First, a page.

Superhero Saturday: Humorous and fun ‘Blade: Trinity’ (2004) wraps up trilogy, launches Reynolds’ trifecta of superhero roles (Movie review)

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lade: Trinity” (2004) gives Blade (Wesley Snipes) some friends, and what a great decision that is. Blade retains his badass loner persona, but now Ryan Reynolds is in the mix, laying down one-liners like he’s auditioning for Deadpool, and a buff and sexy Jessica Biel also signs up. David S. Goyer, the ubiquitous (some say too much so) superhero film writer who also penned the first two installments, adds director duties here and pares “Blade” down to its essentials. The wonderfully staged action sequences, snort-worthy quips and game performances combine to make this the best of the trilogy.

There’s not a lot to say about the plot, which is actually a good thing because “Blade” (1998) and “Blade II” (2002) are unnecessarily convoluted. In “Blade Trinity,” a group of vampires – including Danica (Parker Posey, whose Parker Poseyness is another nice treat in this movie) – digs up Dracula, a.k.a. Drake (“Prison Break’s” Dominic Purcell), from a tomb in Syria so he can lead them to victory over the pesky humans.

Ryan Reynolds – who would later play Deadpool and Green Lantern – knows how to deliver this material, unleashing a steady stream of jokes and situational commentary.

Whistler (Kris Kristofferson) – who has outlived his time as the wise mentor archetype – goes out in badass fashion. “Don’t move a finger,” instructs a federal agent, who is tracking down Whistler and Blade after Blade killed a human. “How about this one?” Whistler responds, extending his middle digit before an explosion.

If you like that kind of writing, “Trinity” has a lot of it, and most of it connects. Reynolds – who would later play Deadpool and Green Lantern – knows how to deliver this material, unleashing a steady stream of jokes and situational commentary. As vampire hunter Hannibal King, his reaction to the vampire dogs mirrors that of the audience: “What the f***?!” But unlike with the “Deadpools,” “Trinity” stays enough on the serious side to not be an outright comedy.

As Abigail, the secret daughter of Whistler, Biel transforms herself into an action star; her movements when doing martial arts or shooting arrows is natural. If there’s a lot of work by a stunt double, the film hides it well.

Reynolds and Biel don’t steal the show from Snipes, but they take enough weight off his shoulders that we’re back to the pure enjoyment of watching Blade do his thing. There’s no lag time here where Blade broods about being an unappreciated outlaw. He is still that, certainly, but “Trinity” doesn’t rub our faces in it. It gets to the next action sequence.

My favorite action moment comes when Blade throws his boomerang scythe through a line of advancing vampires, jumps up to the catwalk above and catches it on its return, after it has cut down dozens of vamps.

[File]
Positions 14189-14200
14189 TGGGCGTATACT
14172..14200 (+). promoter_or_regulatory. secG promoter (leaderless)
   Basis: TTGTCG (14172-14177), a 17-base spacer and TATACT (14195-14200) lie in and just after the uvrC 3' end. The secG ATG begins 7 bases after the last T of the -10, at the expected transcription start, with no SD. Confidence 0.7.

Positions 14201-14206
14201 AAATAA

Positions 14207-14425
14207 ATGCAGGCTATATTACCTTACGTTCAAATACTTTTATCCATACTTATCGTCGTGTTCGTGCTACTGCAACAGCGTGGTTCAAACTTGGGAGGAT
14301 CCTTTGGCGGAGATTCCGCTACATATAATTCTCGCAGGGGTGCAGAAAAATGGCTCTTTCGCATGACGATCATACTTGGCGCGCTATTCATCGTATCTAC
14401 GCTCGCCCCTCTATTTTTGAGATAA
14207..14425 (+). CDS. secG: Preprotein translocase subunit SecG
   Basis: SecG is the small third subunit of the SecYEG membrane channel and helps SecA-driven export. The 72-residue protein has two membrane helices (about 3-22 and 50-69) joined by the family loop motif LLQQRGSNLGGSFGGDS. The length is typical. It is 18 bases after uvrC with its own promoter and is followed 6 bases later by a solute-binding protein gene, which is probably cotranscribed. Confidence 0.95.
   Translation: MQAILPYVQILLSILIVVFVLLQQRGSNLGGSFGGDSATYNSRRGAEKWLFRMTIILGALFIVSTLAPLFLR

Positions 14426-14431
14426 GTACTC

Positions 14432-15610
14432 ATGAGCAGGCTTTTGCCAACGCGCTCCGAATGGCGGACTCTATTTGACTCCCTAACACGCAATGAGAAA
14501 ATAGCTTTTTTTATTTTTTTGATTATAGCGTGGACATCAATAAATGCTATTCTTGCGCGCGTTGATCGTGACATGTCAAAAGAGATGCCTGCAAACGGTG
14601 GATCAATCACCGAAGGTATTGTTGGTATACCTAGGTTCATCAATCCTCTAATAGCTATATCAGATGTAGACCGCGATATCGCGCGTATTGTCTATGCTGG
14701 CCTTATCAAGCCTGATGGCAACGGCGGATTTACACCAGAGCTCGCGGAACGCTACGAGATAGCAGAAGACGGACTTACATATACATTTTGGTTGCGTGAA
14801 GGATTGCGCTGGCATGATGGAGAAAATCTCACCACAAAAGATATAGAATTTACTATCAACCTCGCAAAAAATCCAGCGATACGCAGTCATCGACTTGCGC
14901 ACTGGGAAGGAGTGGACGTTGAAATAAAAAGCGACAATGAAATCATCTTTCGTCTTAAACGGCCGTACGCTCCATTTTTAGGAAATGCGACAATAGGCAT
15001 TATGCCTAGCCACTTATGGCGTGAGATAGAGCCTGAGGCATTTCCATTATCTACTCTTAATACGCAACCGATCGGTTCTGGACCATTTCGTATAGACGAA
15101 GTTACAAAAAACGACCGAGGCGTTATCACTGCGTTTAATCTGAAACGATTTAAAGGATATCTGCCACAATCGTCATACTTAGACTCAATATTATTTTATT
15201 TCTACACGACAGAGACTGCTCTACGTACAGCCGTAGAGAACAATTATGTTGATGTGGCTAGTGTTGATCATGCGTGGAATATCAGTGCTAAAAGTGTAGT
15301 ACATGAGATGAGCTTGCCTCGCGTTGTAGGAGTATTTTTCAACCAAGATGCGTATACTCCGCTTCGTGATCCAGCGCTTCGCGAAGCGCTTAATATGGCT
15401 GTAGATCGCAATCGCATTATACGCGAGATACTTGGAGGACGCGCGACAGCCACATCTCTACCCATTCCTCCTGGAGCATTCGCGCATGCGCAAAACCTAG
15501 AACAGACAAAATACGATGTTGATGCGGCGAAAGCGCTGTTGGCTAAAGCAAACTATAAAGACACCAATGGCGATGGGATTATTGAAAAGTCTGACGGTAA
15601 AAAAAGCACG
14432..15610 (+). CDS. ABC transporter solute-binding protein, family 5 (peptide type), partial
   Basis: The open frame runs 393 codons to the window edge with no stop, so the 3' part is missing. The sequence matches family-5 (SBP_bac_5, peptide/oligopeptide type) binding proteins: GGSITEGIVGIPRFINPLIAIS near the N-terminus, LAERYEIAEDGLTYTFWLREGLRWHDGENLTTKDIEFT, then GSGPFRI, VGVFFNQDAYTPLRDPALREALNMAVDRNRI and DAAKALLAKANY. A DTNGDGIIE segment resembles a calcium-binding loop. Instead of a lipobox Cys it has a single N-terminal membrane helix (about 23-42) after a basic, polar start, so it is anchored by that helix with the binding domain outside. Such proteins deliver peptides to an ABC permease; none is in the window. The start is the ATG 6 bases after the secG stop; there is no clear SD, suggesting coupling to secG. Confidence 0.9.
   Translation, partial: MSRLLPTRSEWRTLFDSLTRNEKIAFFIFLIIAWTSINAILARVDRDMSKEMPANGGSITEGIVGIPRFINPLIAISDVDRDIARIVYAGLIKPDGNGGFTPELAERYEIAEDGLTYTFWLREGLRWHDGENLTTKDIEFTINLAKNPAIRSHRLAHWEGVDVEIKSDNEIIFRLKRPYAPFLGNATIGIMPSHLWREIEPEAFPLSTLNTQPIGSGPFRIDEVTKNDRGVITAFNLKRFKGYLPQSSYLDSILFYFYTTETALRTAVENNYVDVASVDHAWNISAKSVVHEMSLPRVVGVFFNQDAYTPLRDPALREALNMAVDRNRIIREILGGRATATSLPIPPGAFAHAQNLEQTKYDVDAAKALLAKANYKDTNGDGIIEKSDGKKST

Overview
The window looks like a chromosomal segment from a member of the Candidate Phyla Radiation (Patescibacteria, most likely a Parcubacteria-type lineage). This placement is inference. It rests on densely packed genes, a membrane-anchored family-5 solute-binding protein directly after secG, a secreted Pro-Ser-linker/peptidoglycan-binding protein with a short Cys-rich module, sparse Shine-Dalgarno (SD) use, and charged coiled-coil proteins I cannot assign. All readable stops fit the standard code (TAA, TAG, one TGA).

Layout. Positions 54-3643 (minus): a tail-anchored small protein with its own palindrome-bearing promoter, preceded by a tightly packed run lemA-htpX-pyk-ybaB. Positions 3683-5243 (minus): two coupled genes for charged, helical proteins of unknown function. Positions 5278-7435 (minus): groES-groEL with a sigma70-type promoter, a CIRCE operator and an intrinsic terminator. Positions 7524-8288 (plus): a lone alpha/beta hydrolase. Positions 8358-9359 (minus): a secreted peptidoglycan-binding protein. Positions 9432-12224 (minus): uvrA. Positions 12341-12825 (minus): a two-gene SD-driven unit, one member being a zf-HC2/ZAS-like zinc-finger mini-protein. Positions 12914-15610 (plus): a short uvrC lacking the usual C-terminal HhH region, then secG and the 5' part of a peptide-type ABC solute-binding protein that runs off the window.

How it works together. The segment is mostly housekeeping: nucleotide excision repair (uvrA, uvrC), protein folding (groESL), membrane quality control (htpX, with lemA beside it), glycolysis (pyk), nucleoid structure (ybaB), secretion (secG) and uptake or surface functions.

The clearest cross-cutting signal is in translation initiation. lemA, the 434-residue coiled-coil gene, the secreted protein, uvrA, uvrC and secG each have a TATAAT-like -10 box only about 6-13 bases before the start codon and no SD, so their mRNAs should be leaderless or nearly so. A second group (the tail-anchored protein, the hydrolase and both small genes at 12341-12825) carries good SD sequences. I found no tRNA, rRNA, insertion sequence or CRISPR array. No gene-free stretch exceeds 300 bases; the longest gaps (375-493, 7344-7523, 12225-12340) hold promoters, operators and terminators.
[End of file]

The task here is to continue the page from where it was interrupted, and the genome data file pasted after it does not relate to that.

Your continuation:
“Trinity” continues with the vampire mouth designs from Guillermo del Toro’s “Blade II” – and expands them to canines – and the city (still unnamed) is often dark but we can still tell what’s going on by the skyscraper window lights. In the daytime – as Drake and Blade are both daywalkers — a gripping chase scene goes through an apartment building, but not in ordinary fashion, because walls and open spaces do not slow these two down. A tip of the cap goes to Goyer and his editors for making this sequence comprehensible, let alone fun.

These action sequences are creative enough that I forgive a couple of ripoffs/homages. Abby gives a “bring it on” gesture that’s straight out of “The Matrix”; this has to be on purpose. And Hannibal drops a cross into a building’s sprinkler system in order to douse vampires with holy water; Buffy uses this method (with a priest instead of a cross) in the comic arc “Viva Las Buffy!” This is less likely to be a purposeful ripoff, and it’s quite possible other vampire hunters used this trick before Buffy.

Goyer is less interested this time in expanding the mythology of the “Blade” universe, but the film is not devoid of a bigger picture. It shows us the first vampire, Dracula, as well as human society’s first knowledge of vampires.

After Blade mistakenly kills a human, the police – led by James Remar’s Cumberland — are on his tail. But rather than going over well-trod territory (not that Blade is going to turn to the dark side like “Buffy’s” Faith; he has already found a sweet spot as an antihero), Goyer introduces new friends when Blade needs them most. It makes sense that there would be other cells of vampire hunters out there. Then, dodging the muddy territory of vampire hunters having to fend off human cops, we see that vampires have infiltrated the police and military. Convenient? Yes, but it’s also logical.

My quibbles are these. There’s evocative rundown architecture in the film, but the action is too propulsive to dwell on it; I would’ve liked slightly more breathing room and style. The music, as with the first two films, is either rap-rock about death and violence or generic computer strains, like an option in video-making software. I got used to it, but I prefer orchestral scores.

Everything else is pretty darn great, presenting a case that Goyer does not deserve to be Public Enemy No. 1 among superhero fans. “Blade: Trinity” shows that when Goyer is directing his own writing, he can deliver a tight, dark, humorous and fun romp.

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